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Antelope Canyon – A Stunningly Beautiful, Amazing Place

Antelope Canyon

Characterized by brilliantly colored sandstone walls carved into smooth wave like formations, and captivating beams of light that illuminate portions of the canyon from above, Antelope Canyon is a stunning, and rather surreal example of nature at work. No wonder it is one of the most widely photographed, famous canyons in the world!

(Click on the images below to view the full size photo!)

Antelope Canyonphoto credit: brentbat via photopin cc

The canyon actually owes its existence mainly to swiftly flowing flash flood water, which has carved its way through the soft sandstone bedrock of the area for millennia, creating hauntingly beautiful structures. Flash flooding can actually create flows of water that can reach up to 50 ft. deep in some areas of the canyon, and can sweep in suddenly after storms.

A Stunningly Beautiful, Amazing Place

One of the most stunningly unique regions of the country, the canyon winds its way through portions of Utah and Arizona, offering a retreat from the suppressing heat of the dessert day with temperatures up to 20 degrees lower than outside the canyon. Some sections of the canyon may be cooler than others, especially in areas where there is little to no opening overhead.

These cave like sections of the canyon are dotted with small openings where sunlight streams into the canyon, illuminating the brilliant colors of the sandstone walls and portions of the sand covered canyon floor, creating the enchanting scenes shown here. The canyon walls can reach up to 120 feet high in some areas, treating visitors to astonishing views of their smooth, wave like surface.

Antelope Canyon 4photo credit: brentbat via photopin cc

The canyon area also boasts the world’s largest natural land bridge, The Rainbow Bridge Trail, an astounding 42 ft. thick natural rock structure which spans 275 ft. The Rainbow Bridge is an understandably especially sacred and religious place for the Navajo, and also one of the most popular features of Antelope Canyon.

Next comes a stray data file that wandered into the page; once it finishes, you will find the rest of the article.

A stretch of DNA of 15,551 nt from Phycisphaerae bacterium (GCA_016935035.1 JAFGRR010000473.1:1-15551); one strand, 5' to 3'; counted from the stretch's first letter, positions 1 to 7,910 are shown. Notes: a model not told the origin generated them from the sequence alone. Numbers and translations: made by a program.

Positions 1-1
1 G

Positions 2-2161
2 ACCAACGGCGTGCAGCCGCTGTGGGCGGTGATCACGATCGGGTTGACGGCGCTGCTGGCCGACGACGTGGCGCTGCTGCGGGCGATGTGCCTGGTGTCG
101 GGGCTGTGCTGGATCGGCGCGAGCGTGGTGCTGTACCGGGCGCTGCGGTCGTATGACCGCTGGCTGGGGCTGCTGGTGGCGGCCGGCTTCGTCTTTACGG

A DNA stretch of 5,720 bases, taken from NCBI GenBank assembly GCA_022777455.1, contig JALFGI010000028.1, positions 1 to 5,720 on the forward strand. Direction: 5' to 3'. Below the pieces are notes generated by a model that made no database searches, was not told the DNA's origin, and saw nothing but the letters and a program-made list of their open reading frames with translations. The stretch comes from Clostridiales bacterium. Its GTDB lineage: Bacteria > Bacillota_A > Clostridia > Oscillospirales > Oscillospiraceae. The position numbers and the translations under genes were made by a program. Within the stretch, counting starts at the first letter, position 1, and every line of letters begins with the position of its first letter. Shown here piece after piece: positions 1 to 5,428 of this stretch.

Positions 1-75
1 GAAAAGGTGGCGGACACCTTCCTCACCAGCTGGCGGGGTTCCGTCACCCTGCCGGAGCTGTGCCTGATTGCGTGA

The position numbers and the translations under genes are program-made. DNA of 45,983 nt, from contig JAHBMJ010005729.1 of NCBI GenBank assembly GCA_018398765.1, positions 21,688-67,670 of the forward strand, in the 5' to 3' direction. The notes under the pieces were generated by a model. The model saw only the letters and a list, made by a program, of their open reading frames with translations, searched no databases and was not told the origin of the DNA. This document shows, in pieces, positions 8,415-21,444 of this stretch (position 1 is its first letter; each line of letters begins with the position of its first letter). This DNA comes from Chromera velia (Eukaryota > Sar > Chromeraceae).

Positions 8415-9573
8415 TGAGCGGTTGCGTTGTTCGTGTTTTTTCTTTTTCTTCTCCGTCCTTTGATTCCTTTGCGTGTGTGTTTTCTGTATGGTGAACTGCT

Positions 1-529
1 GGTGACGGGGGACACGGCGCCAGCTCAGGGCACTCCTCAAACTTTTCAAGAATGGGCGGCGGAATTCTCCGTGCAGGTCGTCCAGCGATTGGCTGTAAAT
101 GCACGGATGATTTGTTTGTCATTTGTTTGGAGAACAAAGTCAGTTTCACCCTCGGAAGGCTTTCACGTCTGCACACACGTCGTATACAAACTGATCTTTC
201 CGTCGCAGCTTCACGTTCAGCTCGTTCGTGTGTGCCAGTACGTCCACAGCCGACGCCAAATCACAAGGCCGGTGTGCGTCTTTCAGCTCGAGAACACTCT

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Bioluminescent 1

Rainbow Bridgephoto credit: exquisitur via photopin cc

Another simply dazing feature of the area is the infamous “Wave” which straddles the border of Utah and Arizona. This remote area lies above ground, presenting a colorful display of smooth, carved sandstone formations resembling waves, in a wide range of red, yellow, and orange hues. (Shown Below)

The Wave is one of the most amazing places in the world to visit, though it is accessible only by obtaining a Back Country Use (Hiking) Permit via a BLM permit lottery. Only 10 permits to the area are issued each day, with only 20 people allowed into the area per day, in order to prevent premature erosion of the soft sandstone features by human foot traffic.

ntelope Canyon – The Wave 1photo credit: DIVA007 via photopin cc

Antelope Canyon – The Wavephoto credit: mypubliclands via photopin cc

Despite its rugged beauty, Antelope Canyon can be dangerous to traverse. Prone to unbearable temperatures, flash flooding, and possessing a vast and confusing landscape, the canyon sees many hikers go missing each year.  None the less, the smoothly curving shapes of the interior walls, and gentle waves of age old sand illuminated by stunning beams of light continue to attract multitudes of eager visitors from around the world each year as well.

Antelope Canyon 7photo credit: kholkute via photopin cc

Fortunately for those who cannot, or do not wish to endure the searing heat and potential dangers of Antelope Canyon in order to catch a glimpse of this vast and striking natural feature, others have taken gorgeous photographs for all to view.

Viewing these spectacular images of Antelope Canyon alone, it is little wonder why the ancient, indigenous peoples of the area determined it to be a sacred site. It certainly lives up to this sentiment, and is sure to continue to do so for millennia to come!

Antelope Canyon – A Stunningly Beautiful, Amazing Place

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Aztec – Mysterious, Violent Ancient Civilization

Aztec – Mysterious, Violent Ancient Civilization

This intriguing Mesoamerican Culture left behind a rich legacy of ruins and artifacts from which we have learned much about the Aztec culture and way of life.

Like all of the ancient peoples we have discovered in our endeavors to learn about our past, the Aztecs were a spiritual people, and despite the violence for which they are known, they remain a topic of interest for historians and the curious alike.

Aztec